JE White Plains, NY
Paulson the Wall Street banker who under Bush Jr. as treasury secretary helped his friends on Wall Street raid the government's treasury in broad daylight is now urging China to "liberalize" (open up to the "free market" casino) it's economy!?

Our own country to this day is still suffering from the Wall Street manufactured crisis in 2008 and hasn't recovered. Those bailouts and the continued massive money printing under QE have only kicked the can down the road, and is setting this country up for a much worse financial disaster and hyperinflation.

We need Glass-Steagall to be reinstated via Marcy Kaptur's bill in Congress and John McCain's and Elizabeth Warren's bill in the Senate to shut down the trillions derivatives and other toxic financial instrument, to cancel this bad, illegitimate debt off the government's books, otherwise, not only will our economy keep disintegrating but so will China's as well as the rest of the world.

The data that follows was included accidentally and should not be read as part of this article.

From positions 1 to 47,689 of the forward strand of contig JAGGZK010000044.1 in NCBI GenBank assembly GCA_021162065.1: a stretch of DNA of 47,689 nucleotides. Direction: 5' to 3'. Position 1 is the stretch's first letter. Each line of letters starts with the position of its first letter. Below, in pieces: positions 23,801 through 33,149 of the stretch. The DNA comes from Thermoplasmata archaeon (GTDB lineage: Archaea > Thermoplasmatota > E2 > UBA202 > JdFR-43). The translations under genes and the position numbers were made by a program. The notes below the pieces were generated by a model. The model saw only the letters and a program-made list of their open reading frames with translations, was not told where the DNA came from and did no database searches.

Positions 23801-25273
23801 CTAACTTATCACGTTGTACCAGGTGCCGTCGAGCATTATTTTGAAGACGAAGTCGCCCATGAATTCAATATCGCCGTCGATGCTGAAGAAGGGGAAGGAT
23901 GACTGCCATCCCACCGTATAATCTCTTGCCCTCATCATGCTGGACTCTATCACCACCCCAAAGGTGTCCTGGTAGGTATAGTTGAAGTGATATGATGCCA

Nelson Alexander New York
This is almost bizarre. Minus the almost.

Just prior to the financial meltdown in 2007, Paulson was insisting that the Chinese "open up" and adopt our own financial models. Then, stuff happened.

In our own system, the taxpayers were forced, by Paulson et al., to hand billions over to the bankers. Presumably, this is the "free market" system Paulson wanted and still wants China to adopt.

In our own "free market" system, the banks can basically use the state to transfer taxes to themselves whenever they wish...or whenever they declare a "crisis."

Is this the system China should adopt?

Obviously, Pauslon et al., want to "invest in China." Which has a massive, unprotected labor supply...the source of value. Why wouldn't they?

They can even promise the Chinese, their lives will get "better." (As long as American live get "worse.")